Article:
With stiff jail sentences being passed by judges, the department said 114 people had been arrested in connection with poaching. Fifty of these had been arrested in the Kruger National Park, where the majority of the country's rhinos live.
Since poaching steeply accelerated in 2009, the park has been the focus of most anti-poaching efforts by the government. But 247 of the rhino killed so far have come from the park. South Africa has 20 000 rhino left, 70% of the world's population.
The increase in the rate of rhino poached comes in spite of the use of new technology in the war against poachers – most of whom are coming over the border from Mozambique. Edna Molewa, minister of environmental affairs, has been pushing for an agreement between the two countries to curb poaching.
But the biggest problem has been the fence between the South African and Mozambique sides of the new transfrontier park, which was taken down when the park was extended. Molewa has said her department is considering putting the fence back up, at a cost of around R400-million.
In her budget vote this week, Molewa said R75-million had been specifically given to SANParks for anti-poaching operations.
Paul Daphne, head of SANParks communications, said the situation in the park had forced them to adopt a "military stance in tackling rhino crimes". The army is already deployed in the park, and rangers were now being supported by an unmanned drone from Denel.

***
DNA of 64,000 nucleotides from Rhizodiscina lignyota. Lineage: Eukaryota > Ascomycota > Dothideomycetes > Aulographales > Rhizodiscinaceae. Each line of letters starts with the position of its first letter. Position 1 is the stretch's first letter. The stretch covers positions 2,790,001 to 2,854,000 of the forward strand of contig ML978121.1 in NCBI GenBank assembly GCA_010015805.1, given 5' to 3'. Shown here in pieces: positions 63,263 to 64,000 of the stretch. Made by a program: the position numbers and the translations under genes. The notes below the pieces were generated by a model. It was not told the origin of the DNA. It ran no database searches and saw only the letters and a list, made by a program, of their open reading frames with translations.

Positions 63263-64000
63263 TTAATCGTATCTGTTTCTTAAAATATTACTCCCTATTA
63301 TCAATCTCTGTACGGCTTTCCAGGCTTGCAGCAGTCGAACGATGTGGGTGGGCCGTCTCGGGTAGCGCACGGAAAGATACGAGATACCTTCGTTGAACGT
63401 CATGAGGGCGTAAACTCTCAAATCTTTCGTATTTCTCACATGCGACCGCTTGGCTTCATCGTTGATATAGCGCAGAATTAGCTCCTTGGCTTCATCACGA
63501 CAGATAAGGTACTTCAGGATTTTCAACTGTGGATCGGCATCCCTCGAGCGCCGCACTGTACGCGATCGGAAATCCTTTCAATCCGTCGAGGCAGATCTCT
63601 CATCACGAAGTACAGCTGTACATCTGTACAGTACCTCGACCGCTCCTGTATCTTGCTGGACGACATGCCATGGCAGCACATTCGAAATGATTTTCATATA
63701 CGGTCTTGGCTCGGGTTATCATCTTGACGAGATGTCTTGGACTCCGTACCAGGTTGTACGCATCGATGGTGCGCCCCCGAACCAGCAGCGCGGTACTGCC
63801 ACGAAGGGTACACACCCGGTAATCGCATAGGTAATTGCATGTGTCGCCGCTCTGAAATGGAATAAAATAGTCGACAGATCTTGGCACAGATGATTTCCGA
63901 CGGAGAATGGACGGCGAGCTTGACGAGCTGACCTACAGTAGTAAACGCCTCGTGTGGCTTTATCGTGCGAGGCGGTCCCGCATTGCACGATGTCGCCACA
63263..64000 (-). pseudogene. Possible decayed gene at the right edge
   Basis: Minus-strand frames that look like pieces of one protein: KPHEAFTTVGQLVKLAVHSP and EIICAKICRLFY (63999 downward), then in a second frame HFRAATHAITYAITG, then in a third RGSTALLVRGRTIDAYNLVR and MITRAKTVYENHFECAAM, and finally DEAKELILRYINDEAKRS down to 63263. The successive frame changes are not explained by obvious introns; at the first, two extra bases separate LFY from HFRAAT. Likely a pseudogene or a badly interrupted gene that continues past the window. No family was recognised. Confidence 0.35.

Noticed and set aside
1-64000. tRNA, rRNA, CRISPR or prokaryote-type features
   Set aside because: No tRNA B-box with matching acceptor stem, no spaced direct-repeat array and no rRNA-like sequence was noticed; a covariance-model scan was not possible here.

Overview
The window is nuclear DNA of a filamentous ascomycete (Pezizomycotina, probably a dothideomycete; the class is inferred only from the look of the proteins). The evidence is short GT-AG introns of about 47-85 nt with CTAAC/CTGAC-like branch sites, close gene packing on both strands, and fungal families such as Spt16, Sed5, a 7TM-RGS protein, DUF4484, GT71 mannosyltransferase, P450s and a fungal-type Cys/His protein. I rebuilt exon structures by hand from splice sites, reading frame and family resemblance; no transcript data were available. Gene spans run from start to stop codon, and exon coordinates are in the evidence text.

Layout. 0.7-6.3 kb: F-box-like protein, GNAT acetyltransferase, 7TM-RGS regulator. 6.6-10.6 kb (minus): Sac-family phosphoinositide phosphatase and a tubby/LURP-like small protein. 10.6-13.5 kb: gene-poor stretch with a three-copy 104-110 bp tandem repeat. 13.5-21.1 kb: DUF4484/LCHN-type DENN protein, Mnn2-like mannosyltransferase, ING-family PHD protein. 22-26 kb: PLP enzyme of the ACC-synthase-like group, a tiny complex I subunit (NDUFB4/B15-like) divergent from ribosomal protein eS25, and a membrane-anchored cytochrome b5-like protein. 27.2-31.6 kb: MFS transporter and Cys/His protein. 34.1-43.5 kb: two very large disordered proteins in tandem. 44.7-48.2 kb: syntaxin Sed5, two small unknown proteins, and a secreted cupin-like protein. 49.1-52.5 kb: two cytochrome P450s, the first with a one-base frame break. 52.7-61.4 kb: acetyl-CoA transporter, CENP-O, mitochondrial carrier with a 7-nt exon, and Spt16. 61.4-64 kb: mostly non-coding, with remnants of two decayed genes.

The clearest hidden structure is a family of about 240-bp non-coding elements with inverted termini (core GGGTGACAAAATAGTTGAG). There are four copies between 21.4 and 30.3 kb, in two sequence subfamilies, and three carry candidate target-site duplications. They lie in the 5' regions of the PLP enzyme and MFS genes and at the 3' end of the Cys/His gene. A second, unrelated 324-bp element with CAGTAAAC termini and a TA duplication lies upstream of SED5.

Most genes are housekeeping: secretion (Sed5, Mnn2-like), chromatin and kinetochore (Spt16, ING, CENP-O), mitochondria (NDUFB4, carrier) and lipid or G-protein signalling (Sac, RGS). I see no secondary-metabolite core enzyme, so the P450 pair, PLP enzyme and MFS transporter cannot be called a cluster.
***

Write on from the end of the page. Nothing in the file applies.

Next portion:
Several private initiatives have also started deploying drones in the park, and in other reserves. The World Wide Fund for Nature has also sponsored Unnamed Aerial Vehicles for anti-poaching operations in Namibia.
Two other specialised spotter planes, along with several helicopters, were also assisting operations. Tracker dogs, which can follow the scent of poachers and disarm them without a gunfight, were also now operating in the park.
In a previous interview with the Mail & Guardian in the park, ranger Rodney Landela said when the vegetation was high it was nearly impossible to spot poachers. The thick bush meant you could only see people when you were facing them, with the only way to find them being track them.
Eyes in the sky meant they could track poachers and then send in a helicopter to suppress them – when it hovers over an area they tend to hide and wait, he said. Dogs and rangers could then go in and arrest the poachers. All of this meant the chances of people being shot was lowered, he said.
Kruger ranger Andrew Desmet, who was shot in the stomach during a joint operation against poachers near Letaba camp is in a "stable condition", the department said.
Molewa has signed agreements with China and Vietnam, the destinations for most of the horn, to cooperate in arresting poachers and finding illegal shipments.
The anonymous tip-off line for people who want to report any incidents of poaching is 0800 205 005.